A graduate of Cambridge and an ordained minister in the Church of England, Roger Williams moved into Puritanism and became alienated from the Church of England. In 1631, the first year of the Puritan migration to New England, Williams left England for Boston. Although welcomed, Williams refused the ministry of the Boston congregation because it had not formally separated from the English church.
He moved to Salem, to Plymouth, and back to Salem. Wherever he went, however, his opinions aroused controversy. In 1635 he was expelled from the colony by the Massachusetts General Court Williams fled with a few acquaintances to live with natives on Naragansett Bay. He bought land there and named the tiny settlement Providence, the first settlement in Rhode Island. In 1644 Williams obtained a patent for the colony from the English parliament. He was governor of the colony from 1654 to 1657. In 1663 King Charles II granted Rhode Island a royal charter confirming all of its liberal institutions.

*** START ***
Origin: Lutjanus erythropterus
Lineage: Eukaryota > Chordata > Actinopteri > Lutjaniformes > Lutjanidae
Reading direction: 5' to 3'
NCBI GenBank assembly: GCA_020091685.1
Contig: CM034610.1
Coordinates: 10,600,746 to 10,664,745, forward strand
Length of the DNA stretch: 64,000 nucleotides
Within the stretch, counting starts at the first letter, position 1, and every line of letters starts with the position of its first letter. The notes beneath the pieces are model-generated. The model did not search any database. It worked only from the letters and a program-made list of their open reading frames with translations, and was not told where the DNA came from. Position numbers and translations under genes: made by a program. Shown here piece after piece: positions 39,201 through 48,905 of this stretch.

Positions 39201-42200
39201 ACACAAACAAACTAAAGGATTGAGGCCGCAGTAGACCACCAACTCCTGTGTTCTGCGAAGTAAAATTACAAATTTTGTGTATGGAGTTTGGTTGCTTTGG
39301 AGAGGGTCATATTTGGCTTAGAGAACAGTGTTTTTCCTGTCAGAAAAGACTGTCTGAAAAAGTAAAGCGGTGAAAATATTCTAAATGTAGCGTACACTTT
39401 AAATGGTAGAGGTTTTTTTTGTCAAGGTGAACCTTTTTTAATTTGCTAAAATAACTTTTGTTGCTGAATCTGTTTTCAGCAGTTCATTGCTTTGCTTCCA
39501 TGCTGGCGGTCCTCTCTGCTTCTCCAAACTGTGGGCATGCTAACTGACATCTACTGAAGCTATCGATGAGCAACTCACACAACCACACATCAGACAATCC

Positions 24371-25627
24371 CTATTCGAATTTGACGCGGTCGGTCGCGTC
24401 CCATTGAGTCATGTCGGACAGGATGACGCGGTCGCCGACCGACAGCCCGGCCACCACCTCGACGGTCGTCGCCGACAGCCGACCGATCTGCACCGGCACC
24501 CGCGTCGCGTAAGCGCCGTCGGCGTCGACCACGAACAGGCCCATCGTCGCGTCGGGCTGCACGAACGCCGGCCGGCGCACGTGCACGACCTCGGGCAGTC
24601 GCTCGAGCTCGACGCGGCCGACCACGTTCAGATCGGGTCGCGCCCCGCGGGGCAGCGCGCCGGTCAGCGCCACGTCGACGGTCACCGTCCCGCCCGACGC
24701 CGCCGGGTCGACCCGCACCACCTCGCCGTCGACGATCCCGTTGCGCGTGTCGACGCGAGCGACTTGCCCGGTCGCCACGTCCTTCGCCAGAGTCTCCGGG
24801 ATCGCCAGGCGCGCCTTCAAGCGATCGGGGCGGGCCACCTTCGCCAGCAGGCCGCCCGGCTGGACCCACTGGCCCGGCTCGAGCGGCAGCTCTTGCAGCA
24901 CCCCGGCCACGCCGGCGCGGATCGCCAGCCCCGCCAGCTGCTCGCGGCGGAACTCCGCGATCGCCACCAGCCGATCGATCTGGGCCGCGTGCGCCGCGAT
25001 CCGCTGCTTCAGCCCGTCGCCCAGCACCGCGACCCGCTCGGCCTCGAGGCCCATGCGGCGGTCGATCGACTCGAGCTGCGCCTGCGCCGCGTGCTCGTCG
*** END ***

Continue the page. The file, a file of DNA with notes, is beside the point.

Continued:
Although Williams helped found the first Baptist congregation in American in 1639, he left it a months later to become a Seeker, opposed to all sects and creeds. He denounced the Quakers, but, consistent with his principles, provided them shelter.